And concurrently we knew we want to offer a public policy solution that was totally new but based in this really rich history of, a bipartisan history of, place-based policymaking and we kind of lost that. This was really popular in the ’70s and ’80s, Jack Kemp, Bill Clinton in the ’90s worked in a number of things together. But really, in the last 20 years, the most recent example of something called a New Markets Tax Credit, we really gave up on place-based policymaking. I think there was a consensus in the kind of wonk community, in the economist community that these zone programs didn’t work. And so we studied that and we determined that it wasn’t because there’s something wrong with incentivizing or tying capital to certain types of markets, it’s because the incentive structure was done all wrong in the past. The incentives were too small, they weren’t scalable, they weren’t flexible. They were super complicated to take advantage of, so no one practically use these programs.

And so our bet was if you create a brand-new model, one that could scale as much capital as they could bring in, and there’s, by our calculation, about $6 trillion in unrealized capital gains. It could be rolled into this Opportunity Zone program, was rolled over through essentially private sector vehicles, whose Opportunity Fund function like just about any other type of fund out there. And there wasn’t a government intermediary to have to pre-approve projects or that created a bunch of red tape around how you did this. You could move capital at scale in these communities. And that’s what we basically worked on. What model would both be attractive enough for investors to use on the one hand, and then have enough parameters and safeguards so we knew the capital was, one, going to places that need it, two, going to investments that were economically productive, and three, ultimately creating more businesses and jobs. And we think this program has all that.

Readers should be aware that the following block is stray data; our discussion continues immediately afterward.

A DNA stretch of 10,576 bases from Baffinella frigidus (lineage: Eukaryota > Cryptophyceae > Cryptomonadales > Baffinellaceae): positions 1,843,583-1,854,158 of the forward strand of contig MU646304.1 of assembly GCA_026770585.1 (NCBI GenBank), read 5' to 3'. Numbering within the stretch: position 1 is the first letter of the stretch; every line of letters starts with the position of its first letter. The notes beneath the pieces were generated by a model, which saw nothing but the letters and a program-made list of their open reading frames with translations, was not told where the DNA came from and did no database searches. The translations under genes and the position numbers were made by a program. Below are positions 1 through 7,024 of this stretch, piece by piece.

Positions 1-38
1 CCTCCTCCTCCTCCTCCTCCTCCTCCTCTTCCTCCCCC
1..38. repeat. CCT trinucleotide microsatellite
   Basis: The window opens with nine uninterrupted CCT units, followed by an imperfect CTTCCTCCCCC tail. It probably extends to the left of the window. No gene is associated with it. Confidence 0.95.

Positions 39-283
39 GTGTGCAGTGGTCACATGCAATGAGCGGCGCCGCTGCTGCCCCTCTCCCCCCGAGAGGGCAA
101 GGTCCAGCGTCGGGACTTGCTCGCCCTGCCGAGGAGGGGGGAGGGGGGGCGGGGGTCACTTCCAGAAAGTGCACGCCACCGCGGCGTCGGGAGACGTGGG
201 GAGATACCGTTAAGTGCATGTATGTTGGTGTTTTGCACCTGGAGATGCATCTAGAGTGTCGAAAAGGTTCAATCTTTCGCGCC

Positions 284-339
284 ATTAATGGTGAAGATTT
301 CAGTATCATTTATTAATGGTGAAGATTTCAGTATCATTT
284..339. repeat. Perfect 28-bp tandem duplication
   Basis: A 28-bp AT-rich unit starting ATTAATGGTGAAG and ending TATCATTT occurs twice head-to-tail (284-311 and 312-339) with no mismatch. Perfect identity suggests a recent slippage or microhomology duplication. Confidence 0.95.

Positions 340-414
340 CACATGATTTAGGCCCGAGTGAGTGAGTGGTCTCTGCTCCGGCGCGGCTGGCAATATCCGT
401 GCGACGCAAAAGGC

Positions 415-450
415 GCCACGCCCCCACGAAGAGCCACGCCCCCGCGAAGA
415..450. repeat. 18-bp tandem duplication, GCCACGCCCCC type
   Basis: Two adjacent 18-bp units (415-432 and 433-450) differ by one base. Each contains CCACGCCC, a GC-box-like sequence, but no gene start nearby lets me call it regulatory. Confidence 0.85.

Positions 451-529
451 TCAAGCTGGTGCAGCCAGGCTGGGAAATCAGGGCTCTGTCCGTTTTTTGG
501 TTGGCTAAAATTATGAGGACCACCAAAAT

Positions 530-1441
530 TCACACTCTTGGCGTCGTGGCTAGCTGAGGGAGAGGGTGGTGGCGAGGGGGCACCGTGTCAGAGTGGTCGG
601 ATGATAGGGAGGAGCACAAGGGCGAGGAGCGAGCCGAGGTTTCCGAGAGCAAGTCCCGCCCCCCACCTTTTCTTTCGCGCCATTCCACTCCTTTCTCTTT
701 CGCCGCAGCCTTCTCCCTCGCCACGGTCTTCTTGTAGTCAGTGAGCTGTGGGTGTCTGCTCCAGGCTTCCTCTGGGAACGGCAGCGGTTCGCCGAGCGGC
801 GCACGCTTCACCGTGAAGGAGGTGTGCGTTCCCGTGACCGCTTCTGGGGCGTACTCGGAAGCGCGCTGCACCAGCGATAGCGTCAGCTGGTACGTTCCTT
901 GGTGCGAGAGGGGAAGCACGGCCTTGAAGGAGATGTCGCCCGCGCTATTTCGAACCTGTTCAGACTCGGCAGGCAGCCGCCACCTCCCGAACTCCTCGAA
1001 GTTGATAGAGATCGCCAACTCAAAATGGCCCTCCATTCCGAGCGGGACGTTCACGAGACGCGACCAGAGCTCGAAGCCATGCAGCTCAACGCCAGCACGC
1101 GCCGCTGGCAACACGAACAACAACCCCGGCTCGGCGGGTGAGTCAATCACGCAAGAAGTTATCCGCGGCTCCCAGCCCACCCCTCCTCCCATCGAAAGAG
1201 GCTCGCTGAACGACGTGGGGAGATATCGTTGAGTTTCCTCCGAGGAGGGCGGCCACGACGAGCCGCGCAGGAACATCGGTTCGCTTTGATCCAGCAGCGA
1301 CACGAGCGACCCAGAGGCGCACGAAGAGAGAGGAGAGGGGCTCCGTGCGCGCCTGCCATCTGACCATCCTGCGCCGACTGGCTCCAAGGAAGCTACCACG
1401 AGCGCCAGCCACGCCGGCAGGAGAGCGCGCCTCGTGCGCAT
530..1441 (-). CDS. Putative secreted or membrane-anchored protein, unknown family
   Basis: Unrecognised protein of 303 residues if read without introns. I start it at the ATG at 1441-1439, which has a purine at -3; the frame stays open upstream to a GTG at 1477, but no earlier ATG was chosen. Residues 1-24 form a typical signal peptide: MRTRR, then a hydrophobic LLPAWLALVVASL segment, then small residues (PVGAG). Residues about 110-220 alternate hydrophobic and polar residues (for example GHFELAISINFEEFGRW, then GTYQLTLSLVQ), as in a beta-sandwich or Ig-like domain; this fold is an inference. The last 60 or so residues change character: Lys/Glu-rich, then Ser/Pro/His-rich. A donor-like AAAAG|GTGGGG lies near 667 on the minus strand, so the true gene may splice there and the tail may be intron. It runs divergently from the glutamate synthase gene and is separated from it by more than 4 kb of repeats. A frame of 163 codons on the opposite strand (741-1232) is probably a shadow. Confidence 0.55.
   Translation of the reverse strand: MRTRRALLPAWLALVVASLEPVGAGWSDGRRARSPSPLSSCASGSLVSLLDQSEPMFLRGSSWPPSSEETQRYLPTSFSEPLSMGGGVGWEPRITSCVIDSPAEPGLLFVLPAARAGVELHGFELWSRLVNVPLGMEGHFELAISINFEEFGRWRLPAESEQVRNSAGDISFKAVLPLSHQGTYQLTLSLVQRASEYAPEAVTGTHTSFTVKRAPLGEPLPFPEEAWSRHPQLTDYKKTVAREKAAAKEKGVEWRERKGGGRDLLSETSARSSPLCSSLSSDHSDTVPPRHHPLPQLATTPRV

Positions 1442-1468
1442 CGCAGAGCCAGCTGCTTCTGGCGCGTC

Meb: I love it. So, okay. So, we got the background, we got a little bit of overview. We’re gonna start to get into a little more specifics because a lot of the research online, as you mentioned, some of the final ink seems to be getting finished, where the locations or whatnot. But say I’m an investor and I’m listening to this podcast, I pulled over the side of the road while I’m driving because it’s so interesting and I said, “Okay. I’m going to go sell all my highly appreciated Amazon stock or my bitcoin or my house, whatever it may be that I got capital gains. I got a million bucks. What’s the next step?” I think you need to start a fund. Maybe walk us through what people need to do?